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The Top 7... Insanely stupid video game storage media that had no right to work

5. TV broadcasts

Those modern, online-enabled consoles are such smug bastards. Downloadable content. Game demos. Exclusive game-related video content. They’ve got it all, and oh do their digital willies wave hard and fast as they show off their exciting brave new world of disc-free offerings on a daily basis. But the thing is, it’s not their brave new world. It’s not their brave new anything. In fact it’s all just a bunch of recycled ideas that were being done years ago. And the funniest bit of this throbbing ball of secret irony? One of the first pioneers of this sort of gaming content was the company currently lambasted as the most backward in the industry when it comes to DLC. Yeah, alongside Sega, Nintendo was smashing this stuff out in the ‘90s.

With the internet still fairly rubbish back in the 16-bit era, and the consoles of the day woefully under-equipped to deal with the likes of web-browsing and on-board data storage, a different method was used. And that method, my friends, was the very medium that games have come to supersede for a lot of us. TV. Nintendo’s solution was the Satellaview, a plug-in unit that connected to the SNES and allowed it to receive scrambled data broadcasts over a Japanese satellite TV network. The Megadrive opted for a cable TV-driven system, but both worked in similar ways.

Sega’s version, The Sega Channel, provided mainly games and demos in exchange for a monthly subscription fee. Although certain games had top be modified to work (Street Fighter II had less characters, for example, and some games had to be downloaded in multiple chunks), there was a hell of a lot of content on there, and some games even got special editions.

 
Above: The technology Nintendo and Sega used was EXACTLY the same one perfected by Willy Wonka. Maybe

Nintendo’s approach was even more experimental. With multiple hours of live game broadcasting every day and an 8 Mb memory card for saving data, the Satellaview provided the usual array of pre-existing and exclusive games, but also provided episodic content. You might get the first few hours of an RPG on Monday, for instance, then have a new area unlocked on Tuesday, and a new set of quests or plotlines on Wednesday. There were live competitions on certain games at scheduled times, with real prizes, and even fully-voiced “SoundLink” games, which brought genuine voice acting to the 16-bit era. Most notably, BS Zelda no Densetsu became the first Zelda game to have fully-voiced dialogue. Other games used streamed vocal performances to add hints and tips to games, or add radio-play-like narratives. The only disadvantage was that the voiced content had to be played ‘live’ at the designated broadcast time. But in a way, that actually made it cooler.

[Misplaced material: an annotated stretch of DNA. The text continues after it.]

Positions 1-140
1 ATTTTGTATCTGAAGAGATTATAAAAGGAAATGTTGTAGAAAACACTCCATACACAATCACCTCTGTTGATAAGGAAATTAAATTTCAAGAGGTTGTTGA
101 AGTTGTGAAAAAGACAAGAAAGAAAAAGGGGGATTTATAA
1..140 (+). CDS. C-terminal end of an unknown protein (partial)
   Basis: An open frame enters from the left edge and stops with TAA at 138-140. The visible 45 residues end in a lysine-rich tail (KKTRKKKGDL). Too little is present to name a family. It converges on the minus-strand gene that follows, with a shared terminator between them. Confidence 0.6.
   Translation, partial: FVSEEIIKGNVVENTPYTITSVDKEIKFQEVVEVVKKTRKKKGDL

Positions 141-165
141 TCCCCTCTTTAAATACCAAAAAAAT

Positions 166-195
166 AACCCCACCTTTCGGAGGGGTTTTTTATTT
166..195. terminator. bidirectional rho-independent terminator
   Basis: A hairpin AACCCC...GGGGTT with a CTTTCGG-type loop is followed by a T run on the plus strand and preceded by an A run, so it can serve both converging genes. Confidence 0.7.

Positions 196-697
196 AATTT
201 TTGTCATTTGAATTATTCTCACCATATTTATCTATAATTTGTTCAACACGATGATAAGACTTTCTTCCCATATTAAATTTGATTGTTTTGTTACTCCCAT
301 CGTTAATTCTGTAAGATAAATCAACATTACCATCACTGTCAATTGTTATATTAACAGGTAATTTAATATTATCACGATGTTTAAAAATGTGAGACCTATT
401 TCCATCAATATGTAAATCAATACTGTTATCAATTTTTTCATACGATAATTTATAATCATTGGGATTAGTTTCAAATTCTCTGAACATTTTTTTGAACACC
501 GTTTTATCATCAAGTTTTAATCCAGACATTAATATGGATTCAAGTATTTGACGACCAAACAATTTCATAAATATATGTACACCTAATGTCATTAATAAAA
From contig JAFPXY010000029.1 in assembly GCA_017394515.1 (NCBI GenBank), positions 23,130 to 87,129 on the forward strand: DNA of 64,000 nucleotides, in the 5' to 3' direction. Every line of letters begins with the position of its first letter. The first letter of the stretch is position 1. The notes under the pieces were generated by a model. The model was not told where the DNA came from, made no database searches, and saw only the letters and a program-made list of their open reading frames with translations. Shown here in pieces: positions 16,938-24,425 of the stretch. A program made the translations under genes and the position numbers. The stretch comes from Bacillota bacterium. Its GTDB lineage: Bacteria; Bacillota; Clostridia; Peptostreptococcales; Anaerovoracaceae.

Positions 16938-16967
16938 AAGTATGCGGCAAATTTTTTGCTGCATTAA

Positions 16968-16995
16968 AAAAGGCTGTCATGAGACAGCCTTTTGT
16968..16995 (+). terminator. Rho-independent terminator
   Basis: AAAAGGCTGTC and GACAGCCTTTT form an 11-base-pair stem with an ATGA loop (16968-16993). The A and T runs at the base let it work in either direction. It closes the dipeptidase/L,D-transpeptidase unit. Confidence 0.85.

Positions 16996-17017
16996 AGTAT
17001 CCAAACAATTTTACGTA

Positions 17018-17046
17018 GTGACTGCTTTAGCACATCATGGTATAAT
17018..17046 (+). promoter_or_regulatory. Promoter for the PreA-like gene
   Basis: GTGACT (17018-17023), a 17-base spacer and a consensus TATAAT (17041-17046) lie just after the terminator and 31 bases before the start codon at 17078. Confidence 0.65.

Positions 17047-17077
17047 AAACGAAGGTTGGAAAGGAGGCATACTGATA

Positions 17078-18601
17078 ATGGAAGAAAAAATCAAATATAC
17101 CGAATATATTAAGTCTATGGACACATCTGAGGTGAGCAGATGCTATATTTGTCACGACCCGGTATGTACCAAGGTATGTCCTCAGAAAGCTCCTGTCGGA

Greatest advantage as a format

Fresh, dynamically-updating game content every single day.

Greatest disadvantage as a format

The possibility of missing your favourite game because you were having your tea.


4. Someone else’s hard drive

No, before you start getting ideas of dastardlyiness and skulduggery, we’re not talking about having a rifle through the games on a PS3 you’ve just lifted from some unfortunate sod’s house under the cloak of darkness. Stealing people’s hardware is wrong, and would render you completely unable to enjoy all of those illicit games. It’s a known biological fact, you see, that human guilt seeps out of the fingertips as an acrid and slightly acidic secretion. It plays havoc with the grippy surfaces of analogue sticks, and it’ll melt your keyboard right through to the desk. No, instead we’re talking about the wonderful futuristic innovation of streamed gaming, whereby games are run on a central server and a video feed fed to your computer over the internet. It’s fresh, exciting, a bit laggy, and can make your games look a bit like this:

PROGRESS! In fairness, the performance of services such as OnLive has been proven to be at least adequate since live game streaming started trying to eke its way into the market. Not as good as playing locally, as a result of control lag and inconsistent video quality, but... Well, yes, let’s say ‘adequate’ and leave it at that, shall we? At least for more casual players, who aren’t that bothered about graphical crispness or ultra-responsive controls, anyway. Though ironically the system does seem marketed as a cheap alternative to a hardcore gaming PC, whose purpose is sure ultra-pimp graphical output. Anyway, there are other issues that bother us, beyond those that can be fixed with a beastly broadband connection.


Above: Shelves will never pull this bullshit. Streamed gaming could

Take the concept of ownership. Streamed gaming has, and it’s locked the concept away in a box and buried that box somewhere you can’t get to it. Because the games you buy are never actually operated in your presence, either by disc or downloaded files on your PC, if a streaming service has a server meltdown, or worse, goes out of business, you could find yourself with no game collection at all. Immediately. And without warning. And you’d have paid for that shit.

Imagine if your games shelf at home behaved like that. You’d be livid.

Greatest advantage as a format

You don’t need to fork out £500 – £600 for a monster of a gaming PC

Greatest disadvantage as a format

You’ll sort of wish you had once you realise that you’re playing in sub-standard-def resolution with a four-hour input delay.


3. UMD

The idea sounds logical at first. Sony made MiniDiscs in the early '90s. It also made the first PlayStation. So why not use MiniDiscs as a storage device for a handheld PlayStation? It makes perfect sense. Smaller discs, same games, right? But PSone ran its course, and lo, there was no handheld. Then PS2 games came along, which were too big for puny MiniDisc. Finally, a portable PlayStation was announced along with the sort-of-like-a-rounder-MiniDisc Universal Media Disc, or UMD. Designed to be a new way of buying movies, games and even music, the format was bespoke, but supposedly 'universal'.